Wednesday, December 2, 2015

Weapons of our Warfare


"Therefore humble yourselves under the mighty hand of God, that He may exalt you at the proper time, casting all your anxiety on Him, because He cares for you." I Peter 5:6

"But He gives a greater grace. Therefore it says, 'God is opposed to the proud, but gives grace to the humble.' Submit therefore to God.  Resist the devil and he will flee from you." James 4:6-7

One of the most unusual weapons we have been given in this upside down kingdom we live in is the weapon of humility.  Sometimes in the midst of our greatest crisis pride rises up to finish our destruction.  When we need to reach for life, we reach for pride instead.  God knows of this deadly flaw and has prepared a weapon to restore our strength and hope.  This is such an awesome tool!

Consider the moment the earth shakes us and all our dreams and hopes come crashing down.  Instead of embracing the Life of Jesus, the pride of life threatens to bring even greater destruction by causing us to reel under the shock, lash out and hurt others in return.  Ephesians 6 says that we don't struggle "against flesh and blood but against the rulers, against the powers, against the world forces of this darkness, against the spiritual forces of wickedness in the heavenly places." (Eph 6:12)  In times of trouble, fight through your old instincts and see the battle for what it is--a struggle against the powers of our old enemy, the devil.

There are times to run in this journey we are on (flee youthful lusts, for example), but this is not one of them.  God has given us the weapon of humility so that we can resist the devil.  In the face of devastation, lift up the name of Jesus.  Put aside any fear of your loss of stature, personal gain, or other such distractions and embrace your new role as bottom of the heap.  Be jealous, instead,  for the Lord's reputation. Blessed be the name of the Lord.  This new order of things--these fears and losses--allow us to draw this great weapon of humility and fight back in the Lord.  Proverbs says that wisdom calls to us from out in the open.  Our pride has blinded us from seeing even the most simple solutions to our need.  Stop fighting for yourself and fight for the Lord and He will open your eyes to wisdom and life. The enemy intended this crisis for evil but the Lord for good. Embrace the life that Jesus has for you!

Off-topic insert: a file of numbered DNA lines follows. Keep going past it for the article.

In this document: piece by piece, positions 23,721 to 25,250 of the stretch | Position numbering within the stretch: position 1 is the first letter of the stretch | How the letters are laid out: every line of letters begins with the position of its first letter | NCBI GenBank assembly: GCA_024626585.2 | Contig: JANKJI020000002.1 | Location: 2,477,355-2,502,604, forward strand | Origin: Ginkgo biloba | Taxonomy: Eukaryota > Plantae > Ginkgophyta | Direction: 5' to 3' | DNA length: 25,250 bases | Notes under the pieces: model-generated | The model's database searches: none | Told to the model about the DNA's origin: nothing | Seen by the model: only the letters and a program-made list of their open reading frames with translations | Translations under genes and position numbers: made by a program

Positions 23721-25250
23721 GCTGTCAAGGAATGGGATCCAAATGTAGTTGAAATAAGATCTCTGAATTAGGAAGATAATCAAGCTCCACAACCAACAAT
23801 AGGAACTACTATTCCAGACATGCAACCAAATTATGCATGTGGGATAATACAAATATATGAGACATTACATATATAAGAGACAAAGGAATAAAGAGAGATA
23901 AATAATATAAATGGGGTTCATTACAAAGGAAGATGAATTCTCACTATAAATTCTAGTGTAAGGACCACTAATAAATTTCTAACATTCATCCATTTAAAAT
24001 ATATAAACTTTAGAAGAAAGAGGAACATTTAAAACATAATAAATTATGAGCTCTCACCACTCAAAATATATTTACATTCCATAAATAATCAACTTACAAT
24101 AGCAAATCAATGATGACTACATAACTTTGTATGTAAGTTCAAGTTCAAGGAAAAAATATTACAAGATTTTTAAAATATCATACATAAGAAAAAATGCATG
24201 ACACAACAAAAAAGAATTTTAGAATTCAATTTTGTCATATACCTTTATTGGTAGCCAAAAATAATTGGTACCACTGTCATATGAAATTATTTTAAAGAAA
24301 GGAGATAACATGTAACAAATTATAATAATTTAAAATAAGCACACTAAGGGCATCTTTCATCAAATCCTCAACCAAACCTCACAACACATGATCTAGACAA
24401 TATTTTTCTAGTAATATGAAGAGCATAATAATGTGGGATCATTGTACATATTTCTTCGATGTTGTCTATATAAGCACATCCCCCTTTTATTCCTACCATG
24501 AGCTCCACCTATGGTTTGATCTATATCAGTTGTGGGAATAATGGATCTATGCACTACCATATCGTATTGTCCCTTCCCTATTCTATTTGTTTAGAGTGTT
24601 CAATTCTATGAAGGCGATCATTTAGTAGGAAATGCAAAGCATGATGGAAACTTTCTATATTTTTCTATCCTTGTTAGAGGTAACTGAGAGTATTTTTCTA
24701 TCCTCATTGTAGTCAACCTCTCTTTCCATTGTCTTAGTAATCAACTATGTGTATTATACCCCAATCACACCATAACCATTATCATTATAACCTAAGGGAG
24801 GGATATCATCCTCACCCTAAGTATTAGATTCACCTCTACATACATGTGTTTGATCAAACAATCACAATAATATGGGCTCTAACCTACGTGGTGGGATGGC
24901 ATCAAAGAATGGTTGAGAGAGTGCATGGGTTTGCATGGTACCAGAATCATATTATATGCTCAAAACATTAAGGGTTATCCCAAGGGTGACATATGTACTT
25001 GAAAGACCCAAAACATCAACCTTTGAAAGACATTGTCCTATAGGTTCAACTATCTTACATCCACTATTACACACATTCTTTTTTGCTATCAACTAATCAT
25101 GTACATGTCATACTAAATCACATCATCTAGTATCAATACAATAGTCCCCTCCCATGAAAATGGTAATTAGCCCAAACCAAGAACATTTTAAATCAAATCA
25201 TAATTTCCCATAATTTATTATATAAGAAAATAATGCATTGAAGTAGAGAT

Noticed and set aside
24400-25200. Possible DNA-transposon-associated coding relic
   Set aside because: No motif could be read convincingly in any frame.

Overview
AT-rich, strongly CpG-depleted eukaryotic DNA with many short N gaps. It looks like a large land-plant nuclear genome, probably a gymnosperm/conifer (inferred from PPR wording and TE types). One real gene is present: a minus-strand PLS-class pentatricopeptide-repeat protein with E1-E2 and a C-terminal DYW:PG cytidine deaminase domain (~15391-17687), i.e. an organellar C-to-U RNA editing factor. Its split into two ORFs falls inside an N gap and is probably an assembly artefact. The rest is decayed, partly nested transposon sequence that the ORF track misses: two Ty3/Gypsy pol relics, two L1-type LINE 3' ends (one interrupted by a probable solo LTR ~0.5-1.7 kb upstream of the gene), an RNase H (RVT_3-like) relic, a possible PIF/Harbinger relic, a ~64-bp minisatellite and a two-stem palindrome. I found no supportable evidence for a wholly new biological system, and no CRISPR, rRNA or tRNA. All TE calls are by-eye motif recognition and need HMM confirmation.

"The thief comes only to steal and kill and destroy; I came that they may have life, and have it abundantly." John 10:10

Thursday, March 20, 2014

My Family is full of Super Heroes

"Super" DNA runs in my blood.  Just look at the characters that walk through my home everyday.  Powerful forces descend on our kitchen, den, and dining room daily.  Miraculous meals are prepared. Tremendous messes are created.  Perfectly good china is shattered beyond repair.  And the noise...  Well, there are remarkable conversations, exclamations, shoutings and percussions on display regularly. Frankly, super runs both directions.  You can find super disasters here as well as super accomplishments.  By the grace of God, I am thankful for both!

Wednesday, February 16, 2011

6 Year Old Logic

3 year old Zachariah climbs in my lap, turns around and hangs upside down with his head on the floor.
Havilah: "Dad, can you tell him to move so I can do that?" (He has a good idea and I want to do it)
Dad: "But He just got here."
Havilah: "I want a turn." (It doesn't matter, I'm older and a girl and I should be there anyway)
Zachariah: "Hava, look at me." (Neaner, neaner--I'm under Dad's protection)
Havilah (scooting halfway into my lap): "Make room for me, Zach!" (I'm going to be close to Dad, anyway I can)
Dad: "Don't sit on his leg!  Here both of you come into my lap." (Pulling Zach back up).
Zach (taking up most of my lap): "Hi Hava!"
Havilah: "Dad said you have to go to bed!" (referring to something I told both of them to do earlier)
Zach: "No!"
Dad (using the tickle attack weapon): "Right now I need to love both of you!  And then you can both go to bed."
Havilah: "See, you have to go to bed!"

Tuesday, February 8, 2011

Devastating Peace

In my God, I find a terrible hope--a devastating peace.

How so?

It has to do with how invested I am in this life.  As a child I could run to God... "Help me, help me!" Ah the comfort a child finds in his parents arms and oh so quickly, no longer needs them.  Time to run, time to jump, time to play--uh oh, thorn bush, back to Mom!

Ahh...but now I am adult.  My life entwines with so many valuable treasures.  My heart embraces fading hopes without number.  Then I need God.  Yes, reader, I am really this simple, this immature!  I need God and I run to Him and I remember.  Throwing my arms around my creator exposes all my little treasures, all the broken toys I cling to.  Suddenly I am vulnerable, suddenly all that clutter announces itself.  "So who needs it?" you say!  Well, you go ahead and toss your stuff.  Mine is a part of me.  But, of course, in time--when the pain level overwhelms my need to be adult, I cave.  I come.  I surrender.  And, you know, being a kid again is not so bad.